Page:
After losing an Ontario Court of Appeal decision on the province’s new seed treatment regulations, what strategy should Grain Farmers of Ontario (GFO) now pursue on the neonic issue?
We put the question to GFO chair Mark Brock. We’re also interested in your opinion. It appears the farm organization has three strategic options. Let us know what you think in our Real Agriculture poll.
The GFO could simply continue to fight provincial regulations impacting grain farmers using all available legal means. A second option would be to measure the financial impact from loss of seed treatments and build a case to fight regulations during an expected 2018 provincial election. A third option would be to throw in the towel and accept regulations impacting farming technology and practices and focus on helping members prepare for a new environmental reality for farms in Ontario.
“I don’t think there’s a lot of appetite to keep going to the court system,” admits Brock. “We found out that the court system is very detailed and has a lot of rules. One thing we’ve realized is just because we feel it isn’t a practical regulation doesn’t mean it’s going to work in our favour.”
While it’s unlikely to see GFO back in court on the matter any time soon, Brock doesn’t feel farmers want to give up the fight. He believes the vast majority of GFO members appreciate the organization’s efforts and want them to “do whatever you can to help us out.”
GFO has now hired consulting firm BDO to conduct an audit of the impact the new seed treatment regulations will have on grain farmers over the next three years. Getting a handle on what losing access to seed treatments costs farmers and the industry will be a key focus. Whether financial facts can influence the existing regulation remains a question “but hopefully it can have influence on any new ones or adding new products to this whole process,” says Brock.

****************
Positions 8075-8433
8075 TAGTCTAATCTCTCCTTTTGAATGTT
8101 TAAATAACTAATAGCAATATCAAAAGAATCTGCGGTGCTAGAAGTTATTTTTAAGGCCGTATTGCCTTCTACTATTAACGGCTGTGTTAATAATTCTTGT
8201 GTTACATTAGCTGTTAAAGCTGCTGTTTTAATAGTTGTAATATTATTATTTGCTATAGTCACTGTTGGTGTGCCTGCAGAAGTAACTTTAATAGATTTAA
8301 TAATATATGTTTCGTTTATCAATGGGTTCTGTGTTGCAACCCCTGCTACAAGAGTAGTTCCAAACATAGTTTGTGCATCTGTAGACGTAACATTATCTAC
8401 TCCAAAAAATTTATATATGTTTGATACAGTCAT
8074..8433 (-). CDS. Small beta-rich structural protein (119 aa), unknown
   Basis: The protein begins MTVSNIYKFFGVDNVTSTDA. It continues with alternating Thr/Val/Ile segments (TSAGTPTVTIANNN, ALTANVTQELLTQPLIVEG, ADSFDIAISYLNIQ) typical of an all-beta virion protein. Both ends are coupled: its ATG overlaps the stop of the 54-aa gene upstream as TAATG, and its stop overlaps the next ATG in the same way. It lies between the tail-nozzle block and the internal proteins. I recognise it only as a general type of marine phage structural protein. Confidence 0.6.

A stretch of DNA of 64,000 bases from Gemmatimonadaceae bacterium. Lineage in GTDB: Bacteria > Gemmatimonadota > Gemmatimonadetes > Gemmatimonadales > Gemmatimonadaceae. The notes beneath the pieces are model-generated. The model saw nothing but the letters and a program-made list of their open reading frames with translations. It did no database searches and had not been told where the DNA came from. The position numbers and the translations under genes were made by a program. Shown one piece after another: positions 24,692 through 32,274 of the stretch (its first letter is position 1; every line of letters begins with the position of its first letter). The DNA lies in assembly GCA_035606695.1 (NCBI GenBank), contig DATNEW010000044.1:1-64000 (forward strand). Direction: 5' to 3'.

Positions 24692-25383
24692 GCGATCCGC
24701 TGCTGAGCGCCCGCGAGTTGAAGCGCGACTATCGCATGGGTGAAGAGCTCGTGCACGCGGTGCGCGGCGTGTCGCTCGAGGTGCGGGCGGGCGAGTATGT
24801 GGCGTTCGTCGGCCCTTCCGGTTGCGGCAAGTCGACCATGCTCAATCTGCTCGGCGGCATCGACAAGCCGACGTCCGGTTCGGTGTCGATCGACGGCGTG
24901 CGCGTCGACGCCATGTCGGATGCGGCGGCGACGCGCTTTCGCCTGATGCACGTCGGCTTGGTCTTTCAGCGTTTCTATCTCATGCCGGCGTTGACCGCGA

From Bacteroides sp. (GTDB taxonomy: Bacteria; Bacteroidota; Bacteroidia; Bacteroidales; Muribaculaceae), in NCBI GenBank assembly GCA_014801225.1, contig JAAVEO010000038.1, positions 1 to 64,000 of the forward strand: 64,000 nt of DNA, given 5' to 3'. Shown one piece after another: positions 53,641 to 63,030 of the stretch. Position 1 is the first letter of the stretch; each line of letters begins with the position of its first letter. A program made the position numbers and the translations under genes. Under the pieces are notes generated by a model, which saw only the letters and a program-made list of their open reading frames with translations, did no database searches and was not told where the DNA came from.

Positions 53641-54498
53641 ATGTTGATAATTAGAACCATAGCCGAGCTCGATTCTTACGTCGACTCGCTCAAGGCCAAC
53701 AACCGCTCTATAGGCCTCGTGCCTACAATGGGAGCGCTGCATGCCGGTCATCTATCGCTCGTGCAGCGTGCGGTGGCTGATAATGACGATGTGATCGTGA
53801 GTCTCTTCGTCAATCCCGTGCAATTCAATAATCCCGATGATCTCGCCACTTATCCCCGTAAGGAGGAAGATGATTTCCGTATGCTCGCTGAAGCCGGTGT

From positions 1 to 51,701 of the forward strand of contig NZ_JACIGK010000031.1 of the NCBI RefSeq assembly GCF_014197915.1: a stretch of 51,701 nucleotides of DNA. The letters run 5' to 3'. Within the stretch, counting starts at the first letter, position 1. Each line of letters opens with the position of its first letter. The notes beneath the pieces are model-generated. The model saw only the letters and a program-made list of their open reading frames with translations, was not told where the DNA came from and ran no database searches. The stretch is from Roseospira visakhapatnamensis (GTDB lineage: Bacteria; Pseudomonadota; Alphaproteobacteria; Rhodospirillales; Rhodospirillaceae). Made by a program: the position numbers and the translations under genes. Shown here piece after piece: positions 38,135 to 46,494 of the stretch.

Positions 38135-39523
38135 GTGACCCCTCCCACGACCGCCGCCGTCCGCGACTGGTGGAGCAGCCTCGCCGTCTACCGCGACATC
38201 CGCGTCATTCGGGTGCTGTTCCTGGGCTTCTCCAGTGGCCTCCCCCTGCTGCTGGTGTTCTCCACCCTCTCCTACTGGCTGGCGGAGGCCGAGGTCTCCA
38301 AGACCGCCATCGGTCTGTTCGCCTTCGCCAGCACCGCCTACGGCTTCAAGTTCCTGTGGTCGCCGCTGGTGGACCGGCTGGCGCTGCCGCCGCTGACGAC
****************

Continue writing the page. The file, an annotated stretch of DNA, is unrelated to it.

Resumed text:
BDO will be looking to document issues where replants are required because growers didn’t have access to seed treatments; where pest assessments indicated seed treatments were not required, but loss occurred; and the amount of time required to meet the new regulatory requirements.
“I’ve talked to a couple of farmer/seed dealers who say they have over 100 hours wrapped up with helping producers with their paperwork. What’s that cost going to be as we move into a more restrictive regulation next year?” asks Brock.
Will the Ontario government be willing to consider documented, factual evidence gathered by BDO? Brock hopes so, but if the Ontario Liberal government is not willing to listen, grain farmers have to be ready to tell their story.
“We are going to hit an election in June 2018. I think we need to build a case around this to challenge all parties … and how it’s important to have good, strong, factual-based regulations in place that support industry, not tear it down,” says Brock.
The story grain farmers share on the campaign trail will likely begin to take shape in the weeks ahead. With planting season temperatures expected to be below normal for the next two weeks, Brock believes a troublesome tale could start to unfold.
“I think the agronomist in me says this is going to be the year that you need a neonic seed treatment,” says Brock. “We could have seed lay in the ground for three weeks. We’ve actually been quite fortunate over the past three or four years.”